From time to time, I would drop by his office as time would always envy us as it became less frequent. On his desk, there would always be piles of students’ works waiting to be assessed. But he always welcomed me with open hands, whenever I needed a listening pair of ears for advice or just to exchange stories on a wide range of topics, from family matters to world politics.
He was also a loving husband and father, often praised his wife and children and update us on them. As a colleague, he was always the efficient one, all of his works were submitted on time or even earlier. Everything was delivered in a top notch quality. On a personal note, we often exchanged our latest favourite series on Netflix because he enjoyed British TVs as well. He was always very up to date with recent things. Always young at heart.
He was an excellent researcher with countless projects and publications under his belt. In 1985, he was given an award by the Bangladesh Universities Grants Commission for outstanding publication and research. He also served as a Consultant on the following research projects: “Gulf War Lessons Learned By Foreign Nations: A Case Study of ASEAN States and Vietnam”, funded by the Centre for National Security Studies, Los Alamos National Laboratory, New Mexico, U.S.A.; “American Foreign Policy and the Muslim World” funded by Al-Zaytouna Centre for Studies and Consultations, Beirut, Lebanon; “Rediscovering Nonviolent History: Civil Resistance Beneath Eulogised Violence in the Struggles for National Independence and Liberation”, conducted by the International Centre on Non-violent Conflict, Washington D.C., U.S.A.; “Hamas in Power: A Study of Its Ideology and Policies, 2006-2012”, funded by Al-Zaytouna Centre for Studies and Consultations, Beirut. Lebanon; “Disaster Diplomacy and Mitigation Management System in Indonesia and Malaysia” funded by the Department of International Relations, Universitas Muhammadiyah Yogyakarta, Indonesia.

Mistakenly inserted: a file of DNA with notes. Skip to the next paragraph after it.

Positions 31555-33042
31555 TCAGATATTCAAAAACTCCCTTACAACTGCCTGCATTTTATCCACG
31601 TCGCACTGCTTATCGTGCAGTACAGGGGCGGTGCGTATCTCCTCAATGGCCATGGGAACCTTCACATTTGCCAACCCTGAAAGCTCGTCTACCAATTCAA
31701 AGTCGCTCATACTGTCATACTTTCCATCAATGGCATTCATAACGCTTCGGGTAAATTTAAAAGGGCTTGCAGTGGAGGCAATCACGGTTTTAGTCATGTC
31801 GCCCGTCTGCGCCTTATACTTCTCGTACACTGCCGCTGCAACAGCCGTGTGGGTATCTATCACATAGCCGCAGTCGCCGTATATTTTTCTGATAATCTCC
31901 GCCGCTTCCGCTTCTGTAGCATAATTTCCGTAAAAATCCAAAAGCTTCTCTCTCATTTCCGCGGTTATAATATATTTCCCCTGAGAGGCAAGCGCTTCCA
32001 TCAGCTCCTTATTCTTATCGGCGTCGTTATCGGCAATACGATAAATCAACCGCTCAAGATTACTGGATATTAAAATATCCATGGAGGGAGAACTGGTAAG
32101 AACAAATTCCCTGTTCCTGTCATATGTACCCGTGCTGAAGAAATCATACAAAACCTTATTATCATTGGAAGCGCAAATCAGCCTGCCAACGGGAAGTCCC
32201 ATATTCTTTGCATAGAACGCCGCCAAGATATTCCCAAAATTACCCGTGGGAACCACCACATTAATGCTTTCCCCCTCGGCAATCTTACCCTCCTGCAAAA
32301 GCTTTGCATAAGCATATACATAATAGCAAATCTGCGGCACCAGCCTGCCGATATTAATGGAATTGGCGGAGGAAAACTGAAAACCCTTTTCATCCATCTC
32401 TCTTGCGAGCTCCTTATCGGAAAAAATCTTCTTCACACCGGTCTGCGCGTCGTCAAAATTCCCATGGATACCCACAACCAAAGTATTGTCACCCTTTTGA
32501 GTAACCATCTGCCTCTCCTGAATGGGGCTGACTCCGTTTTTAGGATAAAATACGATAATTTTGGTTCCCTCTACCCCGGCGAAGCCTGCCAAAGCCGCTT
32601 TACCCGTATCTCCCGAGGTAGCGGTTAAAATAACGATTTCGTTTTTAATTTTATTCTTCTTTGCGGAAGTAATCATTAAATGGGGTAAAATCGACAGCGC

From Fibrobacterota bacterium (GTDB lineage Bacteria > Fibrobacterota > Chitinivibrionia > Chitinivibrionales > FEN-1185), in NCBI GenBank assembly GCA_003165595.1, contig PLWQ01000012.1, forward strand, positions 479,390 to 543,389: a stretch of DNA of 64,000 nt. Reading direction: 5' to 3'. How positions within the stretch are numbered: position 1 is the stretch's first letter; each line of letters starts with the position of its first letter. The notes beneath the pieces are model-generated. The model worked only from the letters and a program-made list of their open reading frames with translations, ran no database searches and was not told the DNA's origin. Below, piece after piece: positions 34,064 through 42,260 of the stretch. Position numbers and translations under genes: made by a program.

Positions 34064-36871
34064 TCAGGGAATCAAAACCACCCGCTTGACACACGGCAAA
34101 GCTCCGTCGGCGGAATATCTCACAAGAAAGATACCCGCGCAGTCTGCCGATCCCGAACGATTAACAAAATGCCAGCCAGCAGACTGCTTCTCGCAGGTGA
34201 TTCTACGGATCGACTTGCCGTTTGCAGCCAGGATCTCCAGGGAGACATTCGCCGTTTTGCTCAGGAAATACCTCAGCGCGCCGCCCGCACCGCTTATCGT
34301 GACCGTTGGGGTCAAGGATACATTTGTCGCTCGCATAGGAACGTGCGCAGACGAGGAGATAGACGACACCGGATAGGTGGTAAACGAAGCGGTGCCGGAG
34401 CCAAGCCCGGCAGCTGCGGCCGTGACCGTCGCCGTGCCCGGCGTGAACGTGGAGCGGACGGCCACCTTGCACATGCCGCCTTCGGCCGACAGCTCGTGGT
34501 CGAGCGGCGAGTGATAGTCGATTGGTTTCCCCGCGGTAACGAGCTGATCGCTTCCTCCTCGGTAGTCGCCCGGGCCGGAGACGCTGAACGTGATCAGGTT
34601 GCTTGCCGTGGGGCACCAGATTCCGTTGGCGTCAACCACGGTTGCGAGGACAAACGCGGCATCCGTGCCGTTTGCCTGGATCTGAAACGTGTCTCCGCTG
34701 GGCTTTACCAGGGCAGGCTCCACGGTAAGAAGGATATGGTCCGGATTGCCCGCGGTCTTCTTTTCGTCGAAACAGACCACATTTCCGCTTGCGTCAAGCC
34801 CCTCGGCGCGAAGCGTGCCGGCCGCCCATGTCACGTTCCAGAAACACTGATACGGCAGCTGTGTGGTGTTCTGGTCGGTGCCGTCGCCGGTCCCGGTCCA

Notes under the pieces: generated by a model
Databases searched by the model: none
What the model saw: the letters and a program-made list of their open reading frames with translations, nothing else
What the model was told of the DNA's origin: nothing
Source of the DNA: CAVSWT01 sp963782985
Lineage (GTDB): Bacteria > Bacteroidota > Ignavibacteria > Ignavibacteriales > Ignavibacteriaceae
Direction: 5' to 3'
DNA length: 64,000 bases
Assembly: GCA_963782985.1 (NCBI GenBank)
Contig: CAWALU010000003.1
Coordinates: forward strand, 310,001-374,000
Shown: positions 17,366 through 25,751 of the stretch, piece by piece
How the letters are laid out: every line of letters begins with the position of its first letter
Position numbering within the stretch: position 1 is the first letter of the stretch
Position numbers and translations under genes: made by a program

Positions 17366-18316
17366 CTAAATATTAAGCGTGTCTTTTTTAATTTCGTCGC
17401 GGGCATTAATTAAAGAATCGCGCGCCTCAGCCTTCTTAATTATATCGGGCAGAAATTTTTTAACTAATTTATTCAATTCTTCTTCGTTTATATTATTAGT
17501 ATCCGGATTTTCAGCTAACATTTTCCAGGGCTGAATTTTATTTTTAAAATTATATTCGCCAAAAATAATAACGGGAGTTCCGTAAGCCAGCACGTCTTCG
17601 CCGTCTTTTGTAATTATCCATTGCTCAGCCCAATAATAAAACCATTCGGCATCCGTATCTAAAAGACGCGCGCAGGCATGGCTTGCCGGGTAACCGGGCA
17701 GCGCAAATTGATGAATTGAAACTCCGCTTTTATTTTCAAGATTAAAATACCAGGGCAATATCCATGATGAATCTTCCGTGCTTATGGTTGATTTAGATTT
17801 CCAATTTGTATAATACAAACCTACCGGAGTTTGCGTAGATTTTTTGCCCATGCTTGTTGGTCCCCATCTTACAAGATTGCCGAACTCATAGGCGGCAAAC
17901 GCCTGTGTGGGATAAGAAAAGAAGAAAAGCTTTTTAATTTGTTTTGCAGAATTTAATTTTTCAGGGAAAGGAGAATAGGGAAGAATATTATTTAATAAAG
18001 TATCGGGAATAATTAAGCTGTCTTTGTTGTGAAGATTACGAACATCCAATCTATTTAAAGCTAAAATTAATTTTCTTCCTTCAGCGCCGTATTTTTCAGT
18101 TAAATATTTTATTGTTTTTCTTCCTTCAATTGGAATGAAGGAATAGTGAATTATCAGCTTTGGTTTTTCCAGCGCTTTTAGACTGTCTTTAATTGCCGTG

Assoc. Prof. Dr. Ishtiaq also served as the Book Review Editor for the “Intellectual Discourse”, the flag-ship journal of the IIUM from 2009 to 2014. He was also a member of the Editorial Advisory Board of “Intellectual Discourse”, IIUM, and the Editorial Advisory Board of the “International Journal of Humanities and Social Science Research”, published by Life Science Global, Canada. This illustrates the vast contribution he made to the field of Political Science, especially in empowering the global south political discourse.
To Dr. Ishtiaq’s family (Madam Salina, Shaira and Mahmood), please know that your father holds a special place in many of our hearts. He had touched so many lives and moulded us into the person we are today. As a lecturer, I feel like I can never be as magical as he is, but he is an inspiration for me to continue learning to be a better one.
I am sharing these few pictures of Dr. Ishtiaq with our beloved department members during our happy moments. As I hold administrative post in the last few years, I tend to take fewer pictures, so some of our newer members might not appear here.
However, I will resume my duty as the department’s unofficial photographer again soon to capture the journey of the Department of Political Science. A myriad of emotions has overwhelmed me thinking that the department will never be the same again without his hearty laughters, precise comments, and entertaining stories.
The loss of Assoc. Prof. Dr. Ishtiaq added to the list of department members we have lost for good in recent years; the late Dr. Aldila Isahak and the late Dr. Muhammad Fuzi Omar. May Allah bless their souls and grant them the highest state of Jannah.***
(The writer, Dr. Rabi’ah Aminudin is an academic in the Department of Political Science, Kulliyyah of Islamic Revealed Knowledge and Human Sciences)